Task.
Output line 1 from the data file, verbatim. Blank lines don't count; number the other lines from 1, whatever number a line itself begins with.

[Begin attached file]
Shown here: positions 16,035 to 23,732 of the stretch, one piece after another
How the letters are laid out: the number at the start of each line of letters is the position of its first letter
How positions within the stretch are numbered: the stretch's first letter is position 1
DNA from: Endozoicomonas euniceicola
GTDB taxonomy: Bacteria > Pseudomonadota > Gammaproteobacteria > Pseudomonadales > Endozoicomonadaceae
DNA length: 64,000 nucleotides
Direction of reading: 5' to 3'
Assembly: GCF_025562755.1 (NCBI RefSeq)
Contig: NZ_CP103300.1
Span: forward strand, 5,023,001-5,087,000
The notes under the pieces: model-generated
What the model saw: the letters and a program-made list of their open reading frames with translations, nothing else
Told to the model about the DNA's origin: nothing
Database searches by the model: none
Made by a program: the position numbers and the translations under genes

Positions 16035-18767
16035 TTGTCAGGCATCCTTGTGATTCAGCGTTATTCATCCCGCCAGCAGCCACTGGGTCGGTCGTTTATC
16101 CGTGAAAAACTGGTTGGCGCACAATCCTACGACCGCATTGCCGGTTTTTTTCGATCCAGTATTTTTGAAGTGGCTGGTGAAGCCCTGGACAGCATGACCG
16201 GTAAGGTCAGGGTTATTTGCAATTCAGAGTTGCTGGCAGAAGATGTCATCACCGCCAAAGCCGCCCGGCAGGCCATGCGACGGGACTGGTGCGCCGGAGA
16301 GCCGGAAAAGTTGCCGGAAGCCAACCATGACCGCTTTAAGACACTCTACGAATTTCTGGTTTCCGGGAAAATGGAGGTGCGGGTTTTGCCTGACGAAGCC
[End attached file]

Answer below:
Shown here: positions 16,035 to 23,732 of the stretch, one piece after another